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August 2006
Campus abuzz with new beginnings, great expectations
By Chancellor James Moeser The University of North Carolina at Chapel Hill for The Chapel Hill Herald


I never fail to be amazed by the way it all comes together. The construction wraps, the books are stocked, the residence halls outfitted, welcome and directional signs posted and sidewalks and parking lots filled. The passage from the second week of August to the third is the epitome of a team effort, made by students, faculty, staff and volunteers.

The Daily Tar Heel got it right with a front page headline: "Campus comes to life." Our community has just welcomed more than 26,000 new or returning residents.

Over the summer, assorted roadway projects and construction efforts were completed as we navigated the peak of the campus' ambitious $1.8 billion capital construction project. We are now more than halfway to the completion of this initiative.

The newly opened project with perhaps the most immediate impact is Ram Village, a South Campus "neighborhood" of five new residence halls with 253 apartment-style units that are home to more than 900 Carolina students.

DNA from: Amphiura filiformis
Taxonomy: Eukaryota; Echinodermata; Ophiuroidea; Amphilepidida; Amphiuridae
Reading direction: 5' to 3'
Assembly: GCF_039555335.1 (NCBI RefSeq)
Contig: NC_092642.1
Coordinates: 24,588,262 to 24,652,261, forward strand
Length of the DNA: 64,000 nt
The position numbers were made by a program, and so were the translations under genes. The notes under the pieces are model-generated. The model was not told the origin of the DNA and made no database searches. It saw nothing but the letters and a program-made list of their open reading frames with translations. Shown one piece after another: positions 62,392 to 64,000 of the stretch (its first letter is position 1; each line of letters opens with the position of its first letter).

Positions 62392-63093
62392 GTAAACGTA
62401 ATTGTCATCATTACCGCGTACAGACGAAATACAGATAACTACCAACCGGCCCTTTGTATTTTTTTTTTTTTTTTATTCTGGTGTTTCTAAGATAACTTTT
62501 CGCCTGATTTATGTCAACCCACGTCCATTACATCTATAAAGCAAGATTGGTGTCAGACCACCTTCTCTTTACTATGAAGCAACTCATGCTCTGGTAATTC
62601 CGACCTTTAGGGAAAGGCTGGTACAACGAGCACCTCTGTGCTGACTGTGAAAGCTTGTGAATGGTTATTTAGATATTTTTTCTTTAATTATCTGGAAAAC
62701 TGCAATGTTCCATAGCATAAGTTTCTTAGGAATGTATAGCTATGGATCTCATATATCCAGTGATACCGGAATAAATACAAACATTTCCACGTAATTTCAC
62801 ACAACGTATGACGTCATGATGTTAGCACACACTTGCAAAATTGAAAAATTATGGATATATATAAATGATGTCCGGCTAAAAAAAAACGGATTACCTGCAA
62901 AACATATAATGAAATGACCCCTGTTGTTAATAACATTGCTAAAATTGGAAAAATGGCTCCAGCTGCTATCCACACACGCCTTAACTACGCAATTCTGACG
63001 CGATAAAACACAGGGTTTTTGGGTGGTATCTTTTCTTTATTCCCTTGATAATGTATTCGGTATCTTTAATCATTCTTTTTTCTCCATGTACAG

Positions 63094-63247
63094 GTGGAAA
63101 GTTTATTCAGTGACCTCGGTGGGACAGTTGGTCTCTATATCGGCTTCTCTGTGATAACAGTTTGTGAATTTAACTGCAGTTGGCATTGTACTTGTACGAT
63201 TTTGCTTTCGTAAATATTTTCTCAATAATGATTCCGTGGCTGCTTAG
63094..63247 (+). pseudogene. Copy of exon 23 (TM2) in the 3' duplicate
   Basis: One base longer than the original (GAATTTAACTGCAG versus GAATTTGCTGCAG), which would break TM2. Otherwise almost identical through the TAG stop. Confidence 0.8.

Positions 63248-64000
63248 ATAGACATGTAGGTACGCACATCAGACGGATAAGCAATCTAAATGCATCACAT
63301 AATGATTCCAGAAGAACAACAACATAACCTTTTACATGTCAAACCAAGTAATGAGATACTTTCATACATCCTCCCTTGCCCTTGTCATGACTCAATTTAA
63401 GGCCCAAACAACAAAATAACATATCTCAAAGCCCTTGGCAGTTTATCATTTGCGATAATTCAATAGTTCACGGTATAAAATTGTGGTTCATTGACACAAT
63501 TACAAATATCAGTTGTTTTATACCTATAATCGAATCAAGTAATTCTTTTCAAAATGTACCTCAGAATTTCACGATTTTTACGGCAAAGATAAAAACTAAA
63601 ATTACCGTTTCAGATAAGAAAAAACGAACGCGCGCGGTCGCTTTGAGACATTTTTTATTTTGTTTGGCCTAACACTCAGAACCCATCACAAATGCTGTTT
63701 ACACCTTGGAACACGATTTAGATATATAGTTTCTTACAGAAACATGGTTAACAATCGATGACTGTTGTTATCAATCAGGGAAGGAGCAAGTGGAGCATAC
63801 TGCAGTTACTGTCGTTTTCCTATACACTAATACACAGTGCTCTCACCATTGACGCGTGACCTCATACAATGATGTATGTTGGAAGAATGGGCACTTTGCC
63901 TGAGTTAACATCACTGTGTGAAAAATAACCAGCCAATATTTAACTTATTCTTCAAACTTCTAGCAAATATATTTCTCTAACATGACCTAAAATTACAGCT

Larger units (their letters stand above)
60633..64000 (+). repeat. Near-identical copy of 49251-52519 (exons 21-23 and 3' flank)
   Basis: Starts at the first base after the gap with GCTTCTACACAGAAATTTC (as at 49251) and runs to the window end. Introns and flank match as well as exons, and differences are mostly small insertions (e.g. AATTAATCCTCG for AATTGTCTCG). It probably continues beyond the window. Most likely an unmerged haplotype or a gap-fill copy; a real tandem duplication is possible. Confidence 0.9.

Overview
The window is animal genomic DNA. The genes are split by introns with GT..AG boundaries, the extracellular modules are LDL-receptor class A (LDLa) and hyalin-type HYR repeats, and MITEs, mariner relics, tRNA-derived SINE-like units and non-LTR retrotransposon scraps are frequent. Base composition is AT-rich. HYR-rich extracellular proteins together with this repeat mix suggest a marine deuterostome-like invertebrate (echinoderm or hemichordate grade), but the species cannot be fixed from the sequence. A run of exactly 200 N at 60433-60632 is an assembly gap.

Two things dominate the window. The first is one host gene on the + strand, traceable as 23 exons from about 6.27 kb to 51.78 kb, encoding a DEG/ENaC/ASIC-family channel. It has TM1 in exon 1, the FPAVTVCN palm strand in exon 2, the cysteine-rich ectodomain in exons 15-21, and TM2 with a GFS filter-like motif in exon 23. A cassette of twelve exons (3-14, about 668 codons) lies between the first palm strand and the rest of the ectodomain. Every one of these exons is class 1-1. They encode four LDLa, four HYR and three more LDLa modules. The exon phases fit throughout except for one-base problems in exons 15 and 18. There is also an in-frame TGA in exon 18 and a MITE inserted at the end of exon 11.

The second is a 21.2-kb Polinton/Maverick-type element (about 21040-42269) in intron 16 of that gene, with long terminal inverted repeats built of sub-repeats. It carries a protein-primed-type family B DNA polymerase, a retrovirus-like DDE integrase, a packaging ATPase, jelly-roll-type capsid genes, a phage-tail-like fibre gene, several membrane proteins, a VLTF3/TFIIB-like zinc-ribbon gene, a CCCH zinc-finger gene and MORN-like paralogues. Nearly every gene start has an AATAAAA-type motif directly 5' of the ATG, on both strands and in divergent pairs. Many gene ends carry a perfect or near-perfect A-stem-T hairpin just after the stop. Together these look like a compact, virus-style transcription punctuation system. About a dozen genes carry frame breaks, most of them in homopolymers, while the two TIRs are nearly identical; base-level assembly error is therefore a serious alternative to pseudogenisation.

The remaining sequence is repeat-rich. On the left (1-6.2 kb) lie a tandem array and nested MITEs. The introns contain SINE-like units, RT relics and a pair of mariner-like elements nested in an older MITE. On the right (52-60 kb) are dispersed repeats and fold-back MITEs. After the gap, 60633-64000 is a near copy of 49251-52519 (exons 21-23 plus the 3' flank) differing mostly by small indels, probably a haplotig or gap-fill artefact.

Other projects are slated for completion this year. Perhaps chief among those is the FedEx Global Education Center, which will open in early spring. A hub of international studies, research, public service and cultural exchange, this building is a stunning piece of modern architecture by the award-winning Andrea Lears of Boston, beautifully sited to address Pittsboro Street as one travels south.

I have encouraged our students to become involved in the life of the university and of the greater community. I invite you to partake as well.

Here is a sampling of recent highlights and upcoming events:

" University staff partnered with returning students and Chapel Hill police officers last weekend to form "Good Neighbor" teams, walking neighborhoods near the campus, helping off-campus students get off on the right foot with their neighbors. Now in its fifth year, the Good Neighbor Initiative illustrates the essence of what being a good neighbor means: having respect for others.

" On Sunday night, we welcomed students back with the 10th annual FallFest, an alcohol-free street fair celebration on South Road. About 19,000 people - from the campus and greater community - enjoyed the festivities.

" Student government president James Allred of Chapel Hill and I led one of the many small group discussions of "The Namesake" by Pulitzer Prize winner Jhumpa Lahiri. The Summer Reading Program is a magnificent way to stoke the academic spirit for incoming students. This novel about immigrant life, assimilation and the challenges young people encounter as they leave home for the first time provided much for all of us to explore.